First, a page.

idler to reroloina pvlleu 



I. Furnace for f^ieiimQ 3hot 

f - furnace 

h - hatch way for droppina 
J shot 

5 - siack 

k - kettte for rrtclima lead 



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Moot" nee l lank 

Continuous Sucket Chain 


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fty/)ll«8 Of 








check i/a/ve 
French olass, platen 
Container for per feci shot 

« imperfect shot 
ac/jvstaJ)/& plate holders 

■< lea for chanatno 

elevation of incline 


Cylinders for 


8*H D* ws 

pas trail 


ail sno^s^Q paSSQCj 
of shot , -— 



All statements made In this paper relating to the 
history of the tower and Its size may he corroborated with 
the following records, 

Nile's Register, December 27, 1828, 

This was a weekly publication edited by Heaekial 
Nile (1777-1839), It contained political, historical, geograph- 
ical, scientific, statistical, economical and biographical 
documents together with a record of the events of the times. 

Journal of American Institute of Architects, May, 1921,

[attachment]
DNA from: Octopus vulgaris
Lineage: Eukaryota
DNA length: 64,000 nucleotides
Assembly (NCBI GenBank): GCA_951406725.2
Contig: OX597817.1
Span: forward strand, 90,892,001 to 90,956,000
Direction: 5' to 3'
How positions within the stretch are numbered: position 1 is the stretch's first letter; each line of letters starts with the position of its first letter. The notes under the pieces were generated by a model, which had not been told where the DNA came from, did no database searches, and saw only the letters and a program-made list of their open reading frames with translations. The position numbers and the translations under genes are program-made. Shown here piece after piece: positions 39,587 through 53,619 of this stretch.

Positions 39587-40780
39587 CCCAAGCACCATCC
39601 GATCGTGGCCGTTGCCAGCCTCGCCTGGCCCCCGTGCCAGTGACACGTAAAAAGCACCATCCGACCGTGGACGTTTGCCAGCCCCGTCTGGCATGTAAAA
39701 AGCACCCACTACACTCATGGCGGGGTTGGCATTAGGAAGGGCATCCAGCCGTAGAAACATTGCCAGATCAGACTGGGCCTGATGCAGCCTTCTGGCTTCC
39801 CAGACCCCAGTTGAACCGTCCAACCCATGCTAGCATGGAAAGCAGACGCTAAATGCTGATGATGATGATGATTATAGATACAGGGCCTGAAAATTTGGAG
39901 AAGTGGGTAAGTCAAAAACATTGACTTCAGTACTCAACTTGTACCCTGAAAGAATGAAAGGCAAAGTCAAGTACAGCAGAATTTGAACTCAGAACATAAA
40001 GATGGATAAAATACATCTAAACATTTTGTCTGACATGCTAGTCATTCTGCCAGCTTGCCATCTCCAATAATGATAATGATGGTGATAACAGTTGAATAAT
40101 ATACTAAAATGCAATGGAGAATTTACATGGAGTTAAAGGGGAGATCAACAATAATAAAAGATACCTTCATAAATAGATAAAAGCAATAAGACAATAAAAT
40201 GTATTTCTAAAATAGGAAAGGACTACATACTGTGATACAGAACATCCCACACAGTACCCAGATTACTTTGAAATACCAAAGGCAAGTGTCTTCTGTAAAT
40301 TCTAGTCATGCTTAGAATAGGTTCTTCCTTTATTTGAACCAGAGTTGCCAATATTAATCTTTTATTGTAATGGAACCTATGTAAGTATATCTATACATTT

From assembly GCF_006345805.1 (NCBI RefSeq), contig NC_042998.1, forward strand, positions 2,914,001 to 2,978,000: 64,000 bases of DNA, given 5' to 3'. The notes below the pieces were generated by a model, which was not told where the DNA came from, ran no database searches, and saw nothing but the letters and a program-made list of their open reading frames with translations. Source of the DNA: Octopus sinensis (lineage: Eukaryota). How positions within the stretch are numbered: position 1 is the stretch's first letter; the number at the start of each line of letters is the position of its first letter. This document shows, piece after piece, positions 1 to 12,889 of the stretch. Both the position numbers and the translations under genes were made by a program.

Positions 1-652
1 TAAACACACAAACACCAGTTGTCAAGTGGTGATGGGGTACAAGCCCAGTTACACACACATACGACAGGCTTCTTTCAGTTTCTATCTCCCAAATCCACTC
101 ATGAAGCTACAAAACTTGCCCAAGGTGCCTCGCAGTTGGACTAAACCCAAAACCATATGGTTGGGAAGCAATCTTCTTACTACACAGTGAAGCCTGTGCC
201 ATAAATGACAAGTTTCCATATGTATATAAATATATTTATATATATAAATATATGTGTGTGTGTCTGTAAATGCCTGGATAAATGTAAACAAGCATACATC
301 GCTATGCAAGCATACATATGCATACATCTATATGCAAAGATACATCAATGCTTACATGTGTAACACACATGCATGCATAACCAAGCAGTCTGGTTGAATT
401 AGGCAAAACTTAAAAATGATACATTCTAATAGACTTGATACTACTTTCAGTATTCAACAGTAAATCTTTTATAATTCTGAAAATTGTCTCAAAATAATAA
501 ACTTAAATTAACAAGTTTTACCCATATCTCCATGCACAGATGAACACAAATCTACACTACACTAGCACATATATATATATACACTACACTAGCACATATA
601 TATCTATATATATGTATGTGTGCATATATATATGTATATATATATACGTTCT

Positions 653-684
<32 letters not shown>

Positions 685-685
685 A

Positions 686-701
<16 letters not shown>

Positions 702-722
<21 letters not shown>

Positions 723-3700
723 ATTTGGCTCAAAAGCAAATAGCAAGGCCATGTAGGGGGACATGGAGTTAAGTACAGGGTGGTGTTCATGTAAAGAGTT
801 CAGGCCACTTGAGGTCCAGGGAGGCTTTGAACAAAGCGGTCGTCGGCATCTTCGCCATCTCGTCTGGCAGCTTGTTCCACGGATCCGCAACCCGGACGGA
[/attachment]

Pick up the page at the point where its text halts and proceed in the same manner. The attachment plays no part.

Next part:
"The Monumental City", edited 1858 by John Gobright, 
city reported, 

"The Monumental City", edited 1873 by Howard. 

Gives an account of the past and present resources 
of Baltimore, 

Clippings from Baltimore newspapers of 1921, 

There are no written records available of the 
machinery used in the plant adjoining the tower. All such 
records were destroyed in the Baltimore fire of 1905, None 
of the original machinery is intact. Machinery mentioned in 
the paper was described by Mr.Fickenscher and his son (who are 
the present owners of the tower), Mr. Harvey of the Mercantile 
Trust & Deposit Company, and Mr. G. W. Sharrett, superinten- 
dent of the James Robinson Lead Works. 

Mr, Harvey, and his father before him, were pres- 
idents of the Merchant Shot Company,